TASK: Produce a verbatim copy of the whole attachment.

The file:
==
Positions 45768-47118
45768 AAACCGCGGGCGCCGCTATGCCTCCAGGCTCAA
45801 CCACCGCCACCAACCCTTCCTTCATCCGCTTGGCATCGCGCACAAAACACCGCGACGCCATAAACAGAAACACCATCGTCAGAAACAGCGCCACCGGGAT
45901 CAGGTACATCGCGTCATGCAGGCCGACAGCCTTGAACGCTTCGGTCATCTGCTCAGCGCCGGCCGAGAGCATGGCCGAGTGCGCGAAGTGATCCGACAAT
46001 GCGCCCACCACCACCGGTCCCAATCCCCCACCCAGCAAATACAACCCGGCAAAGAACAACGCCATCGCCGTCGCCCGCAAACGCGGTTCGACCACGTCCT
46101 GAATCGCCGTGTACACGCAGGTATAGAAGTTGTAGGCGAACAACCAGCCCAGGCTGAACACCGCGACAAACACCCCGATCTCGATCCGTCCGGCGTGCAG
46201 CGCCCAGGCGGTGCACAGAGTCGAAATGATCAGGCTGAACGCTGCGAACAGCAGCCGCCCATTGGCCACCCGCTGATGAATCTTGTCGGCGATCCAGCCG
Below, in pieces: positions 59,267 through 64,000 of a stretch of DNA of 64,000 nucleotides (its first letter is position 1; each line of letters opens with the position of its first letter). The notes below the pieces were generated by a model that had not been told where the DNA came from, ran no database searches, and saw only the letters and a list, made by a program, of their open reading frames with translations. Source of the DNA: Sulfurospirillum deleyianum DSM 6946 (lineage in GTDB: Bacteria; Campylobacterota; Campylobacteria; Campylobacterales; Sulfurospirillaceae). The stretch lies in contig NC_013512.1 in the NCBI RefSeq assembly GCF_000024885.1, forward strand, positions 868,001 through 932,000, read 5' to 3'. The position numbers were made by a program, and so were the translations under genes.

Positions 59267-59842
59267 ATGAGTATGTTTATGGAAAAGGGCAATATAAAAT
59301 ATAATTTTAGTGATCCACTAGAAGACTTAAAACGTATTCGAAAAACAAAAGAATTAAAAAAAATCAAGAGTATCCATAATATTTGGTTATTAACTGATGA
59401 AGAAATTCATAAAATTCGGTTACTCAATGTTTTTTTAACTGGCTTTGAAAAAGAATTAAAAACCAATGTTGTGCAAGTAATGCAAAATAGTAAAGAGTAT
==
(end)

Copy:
Positions 45768-47118
45768 AAACCGCGGGCGCCGCTATGCCTCCAGGCTCAA
45801 CCACCGCCACCAACCCTTCCTTCATCCGCTTGGCATCGCGCACAAAACACCGCGACGCCATAAACAGAAACACCATCGTCAGAAACAGCGCCACCGGGAT
45901 CAGGTACATCGCGTCATGCAGGCCGACAGCCTTGAACGCTTCGGTCATCTGCTCAGCGCCGGCCGAGAGCATGGCCGAGTGCGCGAAGTGATCCGACAAT
46001 GCGCCCACCACCACCGGTCCCAATCCCCCACCCAGCAAATACAACCCGGCAAAGAACAACGCCATCGCCGTCGCCCGCAAACGCGGTTCGACCACGTCCT
46101 GAATCGCCGTGTACACGCAGGTATAGAAGTTGTAGGCGAACAACCAGCCCAGGCTGAACACCGCGACAAACACCCCGATCTCGATCCGTCCGGCGTGCAG
46201 CGCCCAGGCGGTGCACAGAGTCGAAATGATCAGGCTGAACGCTGCGAACAGCAGCCGCCCATTGGCCACCCGCTGATGAATCTTGTCGGCGATCCAGCCG
Below, in pieces: positions 59,267 through 64,000 of a stretch of DNA of 64,000 nucleotides (its first letter is position 1; each line of letters opens with the position of its first letter). The notes below the pieces were generated by a model that had not been told where the DNA came from, ran no database searches, and saw only the letters and a list, made by a program, of their open reading frames with translations. Source of the DNA: Sulfurospirillum deleyianum DSM 6946 (lineage in GTDB: Bacteria; Campylobacterota; Campylobacteria; Campylobacterales; Sulfurospirillaceae). The stretch lies in contig NC_013512.1 in the NCBI RefSeq assembly GCF_000024885.1, forward strand, positions 868,001 through 932,000, read 5' to 3'. The position numbers were made by a program, and so were the translations under genes.

Positions 59267-59842
59267 ATGAGTATGTTTATGGAAAAGGGCAATATAAAAT
59301 ATAATTTTAGTGATCCACTAGAAGACTTAAAACGTATTCGAAAAACAAAAGAATTAAAAAAAATCAAGAGTATCCATAATATTTGGTTATTAACTGATGA
59401 AGAAATTCATAAAATTCGGTTACTCAATGTTTTTTTAACTGGCTTTGAAAAAGAATTAAAAACCAATGTTGTGCAAGTAATGCAAAATAGTAAAGAGTAT